Come Hell or High Water, Part 1: Wellspring by Stephen Morris

Magdalena was excited at the opportunity to have her cards read while visiting New York in 2002, but was pleasantly surprised when the reader used an old Bohemian form with which to lay out the cards. Feeling that the reading was exact, Magdalena returned home to Prague, where she looked for the right event that would set her reading in motion. She found it late one night walking by the river, which looked suspiciously like one of the scenes from the Tarot cards used during her reading. As she waited, a small boat rowed up to her, carrying two women; one was the troll, who guarded the river and bridge, and the other, named Fen’ka, had been burned as a witch in 1365, and she begged Magdalena’s help to clear her name.

Magdalena eagerly begins her search, asking her employer, a professor of folk tales, for help, and manages to gain a new opportunity in helping him set up a conference on evil and monsters. Believing that two of the conference participants would be helpful to her in clearing Fen’ka’s name, she remains very involved in the conference, just waiting for her aides to reveal themselves.

I thoroughly enjoyed this book! I loved the way the story shifted easily from 1365 to 2002, and I appreciated Magdalena’s determination to help Fen’ka clear her name. I could relate to Magdalena’s day-to-day life, and her desire to find something different and exciting rather than the same old daily routine. Do not let the length of the book scare you; it is a fascinating read. I can hardly wait for the remainder of the trilogy.

Book stats:

  • Paperback: 422 pages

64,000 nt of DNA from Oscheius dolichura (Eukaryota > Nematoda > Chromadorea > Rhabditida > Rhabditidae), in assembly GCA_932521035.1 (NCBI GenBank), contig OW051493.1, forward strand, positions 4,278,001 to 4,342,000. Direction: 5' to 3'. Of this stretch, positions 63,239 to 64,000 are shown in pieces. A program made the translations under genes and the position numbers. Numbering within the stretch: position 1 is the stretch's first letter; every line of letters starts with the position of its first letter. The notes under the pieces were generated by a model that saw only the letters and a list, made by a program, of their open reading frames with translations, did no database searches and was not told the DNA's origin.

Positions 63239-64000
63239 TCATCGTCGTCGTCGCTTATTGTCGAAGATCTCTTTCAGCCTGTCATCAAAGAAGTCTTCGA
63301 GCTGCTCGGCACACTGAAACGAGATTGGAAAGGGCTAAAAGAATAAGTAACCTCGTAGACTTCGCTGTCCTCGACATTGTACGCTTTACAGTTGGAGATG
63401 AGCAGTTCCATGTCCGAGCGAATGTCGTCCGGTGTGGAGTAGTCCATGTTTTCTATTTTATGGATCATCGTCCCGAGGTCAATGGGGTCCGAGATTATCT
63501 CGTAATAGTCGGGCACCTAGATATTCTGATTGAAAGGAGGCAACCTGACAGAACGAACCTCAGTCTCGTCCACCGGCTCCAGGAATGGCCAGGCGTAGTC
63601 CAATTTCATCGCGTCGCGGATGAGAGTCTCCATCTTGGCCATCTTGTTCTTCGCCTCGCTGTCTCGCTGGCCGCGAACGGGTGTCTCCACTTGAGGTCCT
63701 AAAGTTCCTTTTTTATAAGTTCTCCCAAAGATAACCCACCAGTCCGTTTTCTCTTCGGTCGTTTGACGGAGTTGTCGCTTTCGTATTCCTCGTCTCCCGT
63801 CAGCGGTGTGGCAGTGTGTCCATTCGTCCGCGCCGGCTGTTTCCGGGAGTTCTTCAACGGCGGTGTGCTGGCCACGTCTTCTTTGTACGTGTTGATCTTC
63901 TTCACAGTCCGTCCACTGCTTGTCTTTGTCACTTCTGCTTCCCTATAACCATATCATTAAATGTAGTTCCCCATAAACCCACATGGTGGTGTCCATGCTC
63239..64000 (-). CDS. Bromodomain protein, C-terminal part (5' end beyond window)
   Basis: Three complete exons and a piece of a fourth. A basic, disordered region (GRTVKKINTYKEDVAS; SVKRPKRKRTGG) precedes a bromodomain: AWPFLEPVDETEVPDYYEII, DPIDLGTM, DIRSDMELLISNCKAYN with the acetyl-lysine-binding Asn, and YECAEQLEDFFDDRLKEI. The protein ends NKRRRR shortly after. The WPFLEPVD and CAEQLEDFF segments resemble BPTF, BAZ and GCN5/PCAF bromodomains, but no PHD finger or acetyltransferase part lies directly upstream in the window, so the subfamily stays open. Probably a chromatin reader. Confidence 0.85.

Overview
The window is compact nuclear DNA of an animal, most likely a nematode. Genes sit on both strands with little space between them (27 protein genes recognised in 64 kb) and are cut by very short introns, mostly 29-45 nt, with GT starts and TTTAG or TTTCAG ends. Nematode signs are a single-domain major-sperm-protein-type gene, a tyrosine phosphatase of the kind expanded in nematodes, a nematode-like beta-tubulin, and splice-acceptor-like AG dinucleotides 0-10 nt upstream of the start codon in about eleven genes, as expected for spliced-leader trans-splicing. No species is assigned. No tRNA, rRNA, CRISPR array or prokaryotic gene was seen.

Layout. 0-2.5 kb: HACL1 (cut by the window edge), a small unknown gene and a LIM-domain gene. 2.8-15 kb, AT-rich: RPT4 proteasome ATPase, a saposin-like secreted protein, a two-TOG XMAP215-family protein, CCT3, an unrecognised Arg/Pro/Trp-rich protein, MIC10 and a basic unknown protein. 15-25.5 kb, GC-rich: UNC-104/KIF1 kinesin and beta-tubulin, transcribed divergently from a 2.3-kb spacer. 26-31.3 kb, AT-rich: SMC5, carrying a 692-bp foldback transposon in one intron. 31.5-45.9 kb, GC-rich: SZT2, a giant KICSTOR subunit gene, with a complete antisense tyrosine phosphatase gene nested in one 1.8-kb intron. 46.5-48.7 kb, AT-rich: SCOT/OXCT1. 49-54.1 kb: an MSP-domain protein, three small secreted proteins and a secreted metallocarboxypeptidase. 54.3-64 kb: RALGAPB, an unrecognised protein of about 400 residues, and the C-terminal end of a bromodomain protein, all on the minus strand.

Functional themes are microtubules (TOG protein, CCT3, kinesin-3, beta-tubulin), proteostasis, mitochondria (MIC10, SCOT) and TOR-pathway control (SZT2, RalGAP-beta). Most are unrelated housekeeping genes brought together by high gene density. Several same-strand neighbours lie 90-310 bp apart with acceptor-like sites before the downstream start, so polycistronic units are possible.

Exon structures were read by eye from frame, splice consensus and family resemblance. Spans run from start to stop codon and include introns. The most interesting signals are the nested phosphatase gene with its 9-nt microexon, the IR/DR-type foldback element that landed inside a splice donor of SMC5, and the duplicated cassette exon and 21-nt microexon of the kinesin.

• Publisher: Stephen Morris (June 20, 2012)
  • Language: English
  • ISBN-10: 0984773126
  • ISBN-13: 978-0984773121

Purchase a print copy of Come Hell or High Water, Part 1: Wellspring from Amazon
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Books in the Come Hell or High Water series in the order they should be read:
Come Hell or High Water, Part 1: Wellspring
Come Hell or High Water, Part 2: Rising

Magdalena was excited at the opportunity to have her cards read while visiting New York in 2002, but was pleasantly surprised when the reader used an old Bohemian form with which to lay out the cards. Feeling that the reading was exact, Magdalena returned home to Prague, where she looked for the right event that …

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About Mary

My name is Mary, and I’m a serious book junkie, with a large personal collection of reading material. I’m fascinated by ghosts, the paranormal, and true crime stories. I love discovering the possibilities in the next world and am curious about the reasons people do what they do in this one. I’ve been reading since the age of 3, and always have a book or two or three going. I’m an elementary school substitute teacher, and I always have a book or two in my “bag of tricks”. My new favorite is “Frog in a Bog”. My husband and daughter do not share my passion for books, and secretly think I’ve gone over the top with my collecting and reading habits, but I firmly believe there are worse habits I could have!

2 comments

  1. Victoria Bennett-Kante

    I completely agree! The characters come together in unexpected ways. Magdalena seems to be an innocent but reveals there is much more to her. The priests and others who attend the conference are more complex than you first think and as the book unravels you find yourself caught up with them in the middle of Prague, waiting for the next sighting. I found myself reading at every free moment and can’t wait to get Part 2 this weekend!

  2. Sounds pretty interesting. I checked it out on amazon and saw good reviews there too. I’ll have to be looking into this one.

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